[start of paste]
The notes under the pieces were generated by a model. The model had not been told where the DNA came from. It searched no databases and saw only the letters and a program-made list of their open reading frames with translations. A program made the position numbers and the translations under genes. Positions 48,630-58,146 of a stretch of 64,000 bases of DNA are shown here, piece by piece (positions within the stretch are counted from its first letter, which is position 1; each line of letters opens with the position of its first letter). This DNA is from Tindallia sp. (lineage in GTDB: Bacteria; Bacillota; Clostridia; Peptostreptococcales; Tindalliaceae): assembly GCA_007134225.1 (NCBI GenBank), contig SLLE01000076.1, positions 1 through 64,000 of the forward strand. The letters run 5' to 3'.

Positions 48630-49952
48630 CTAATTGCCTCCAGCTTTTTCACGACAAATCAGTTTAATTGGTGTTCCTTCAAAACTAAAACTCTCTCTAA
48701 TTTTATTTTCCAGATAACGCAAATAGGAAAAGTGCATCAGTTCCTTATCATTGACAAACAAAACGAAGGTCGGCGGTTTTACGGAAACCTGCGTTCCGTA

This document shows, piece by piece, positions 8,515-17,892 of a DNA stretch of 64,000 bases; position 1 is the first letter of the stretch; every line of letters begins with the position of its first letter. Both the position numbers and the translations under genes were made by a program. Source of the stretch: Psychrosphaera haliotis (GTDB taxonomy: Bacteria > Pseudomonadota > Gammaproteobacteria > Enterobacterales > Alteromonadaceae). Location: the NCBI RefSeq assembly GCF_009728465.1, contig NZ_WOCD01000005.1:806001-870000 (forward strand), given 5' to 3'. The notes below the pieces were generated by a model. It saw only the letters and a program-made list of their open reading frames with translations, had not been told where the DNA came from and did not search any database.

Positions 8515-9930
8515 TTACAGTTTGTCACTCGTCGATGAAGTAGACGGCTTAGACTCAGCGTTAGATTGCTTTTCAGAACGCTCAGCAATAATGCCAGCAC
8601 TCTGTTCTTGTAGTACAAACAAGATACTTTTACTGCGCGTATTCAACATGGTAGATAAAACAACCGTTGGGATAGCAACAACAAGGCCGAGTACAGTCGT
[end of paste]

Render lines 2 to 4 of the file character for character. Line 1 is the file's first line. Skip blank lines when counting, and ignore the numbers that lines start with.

Positions 48630-49952
48630 CTAATTGCCTCCAGCTTTTTCACGACAAATCAGTTTAATTGGTGTTCCTTCAAAACTAAAACTCTCTCTAA
48701 TTTTATTTTCCAGATAACGCAAATAGGAAAAGTGCATCAGTTCCTTATCATTGACAAACAAAACGAAGGTCGGCGGTTTTACGGAAACCTGCGTTCCGTA